Former Nissan CEO Hiroto Saikawa, who tendered his resignation late last year after being caught up in a corporate corruption scandal, will have to make due with a parting payout of $3 million, the Japanese automaker’s board has decided.
That might seem reasonably generous under the circumstances – which include not only the ongoing corruption scandal that also brought down Nissan Chairman Carlos Ghosn but also saw a collapse in earnings. But the 66-year old Saikawa was originally expected to get $15 million as a lump sum payout. And he no longer will be allowed to remain a paid “consultant,” which will cost him additional cash and benefits.
Meanwhile, the tenure of Saikawa’s successor as CEO is increasingly uncertain. After reporting a $237 million loss and an 18% slump in sales during the most recent quarter, Makota Uchida found himself facing hecklers during last week’s annual shareholder’s meeting at Nissan headquarters in Yokohama, the executive saying he was willing to accept being fired if he couldn’t turn things around soon.
It’s difficult to say exactly when things started heading south for Nissan but the automaker’s crisis can readily be dated back to November 2018 when Carlos Ghosn, the man widely credited with saving the automaker from bankruptcy two decades earlier was arrested after his corporate jet landed in Tokyo. The Brazilian-born executive was accused of a variety of counts of financial corruption stemming from an internal probe Saikawa had launched earlier in the year.
Among the initial charges, Ghosn was accused of concealing millions of dollars in income. In one of the many ironies connected with the case, it was later revealed that Saikawa had also been overpaid, albeit to a smaller amount. He subsequently agreed to reimburse the automaker and step down. Notably, Saikawa also was not charged with a crime, unlike Ghosn who wound up spending four months locked in a tiny, unheated cell in the Tokyo Detention Center.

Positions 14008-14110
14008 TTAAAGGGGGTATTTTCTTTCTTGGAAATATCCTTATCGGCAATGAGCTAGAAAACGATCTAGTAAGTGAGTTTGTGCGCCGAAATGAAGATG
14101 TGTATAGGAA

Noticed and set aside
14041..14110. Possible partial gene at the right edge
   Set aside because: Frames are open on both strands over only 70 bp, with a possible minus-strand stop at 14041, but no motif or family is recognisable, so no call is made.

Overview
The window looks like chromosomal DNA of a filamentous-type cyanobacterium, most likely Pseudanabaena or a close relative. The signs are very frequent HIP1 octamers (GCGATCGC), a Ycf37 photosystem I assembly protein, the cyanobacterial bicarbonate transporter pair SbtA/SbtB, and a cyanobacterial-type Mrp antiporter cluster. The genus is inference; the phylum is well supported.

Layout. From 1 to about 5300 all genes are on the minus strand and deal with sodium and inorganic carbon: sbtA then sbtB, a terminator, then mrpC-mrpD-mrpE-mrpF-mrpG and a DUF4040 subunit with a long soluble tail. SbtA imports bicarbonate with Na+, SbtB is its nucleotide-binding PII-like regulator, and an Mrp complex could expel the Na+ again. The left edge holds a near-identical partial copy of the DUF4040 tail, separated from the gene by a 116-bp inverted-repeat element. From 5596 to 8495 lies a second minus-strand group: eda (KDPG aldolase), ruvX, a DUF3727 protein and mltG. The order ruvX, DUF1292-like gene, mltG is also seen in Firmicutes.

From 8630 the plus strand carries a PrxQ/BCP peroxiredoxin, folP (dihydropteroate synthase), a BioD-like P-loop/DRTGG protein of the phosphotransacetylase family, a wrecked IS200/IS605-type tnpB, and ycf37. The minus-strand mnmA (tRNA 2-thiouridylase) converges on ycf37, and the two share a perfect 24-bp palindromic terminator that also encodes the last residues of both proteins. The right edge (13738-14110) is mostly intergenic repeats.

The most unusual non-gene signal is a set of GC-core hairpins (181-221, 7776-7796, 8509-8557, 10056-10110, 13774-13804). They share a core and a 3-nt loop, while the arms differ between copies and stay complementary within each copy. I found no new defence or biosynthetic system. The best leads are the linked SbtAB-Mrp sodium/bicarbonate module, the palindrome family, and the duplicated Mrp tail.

Ghosn has repeatedly proclaimed his innocence, most recently during a news conference in Beirut last month following his daring escape from Japan where he had been held on a tight leash since obtaining bail. Ghosn claimed fleeing Japan was “the most difficult decision” he ever faced, but insisted he could not receive a fair trial in the country.
He also insisted that he was targeted as part of a coup meant to wrest control of Nissan away from foreigners and, in particular, French automaker Renault which had financed the turn-of-the-millennium bailout of the Japanese automaker. Saikawa was widely criticized for his role in the probe and what followed.
In another irony, Saikawa had risen to the CEO post after four decades with Nissan by becoming one of Ghosn’s top lieutenants. He was widely expected to follow his mentor’s policies, even pressing for closer ties to Renault.
While being caught up in the corruption scandal was the official reason behind Saikawa’s departure, it was clear that he had lost board and shareholder support even before his overpayments were uncovered. The 66-year-old executive struggled to cope with declining sales and earnings. With demand plunging he defied conventional wisdom, trimming incentives and boosting prices, especially in the critical U.S. market. The situation only grew worse, as the red ink during the October-December quarter underscored. That was Nissan’s first quarterly loss since 2009.
Since Saikawa stepped down in September, however, the chaos at Nissan has only grown worse. Other senior managers, including one directly tasked with overseeing turnaround efforts, have resigned. Reports from Japan have hinted at strife among those who remain.
The automaker is hoping to roll out an assortment of new and updated products over the coming year that can help reverse its sales and earnings slide. If not, Uchida could soon follow Saikawa out what has become a revolving door at Nissan’s Yokohama headquarters.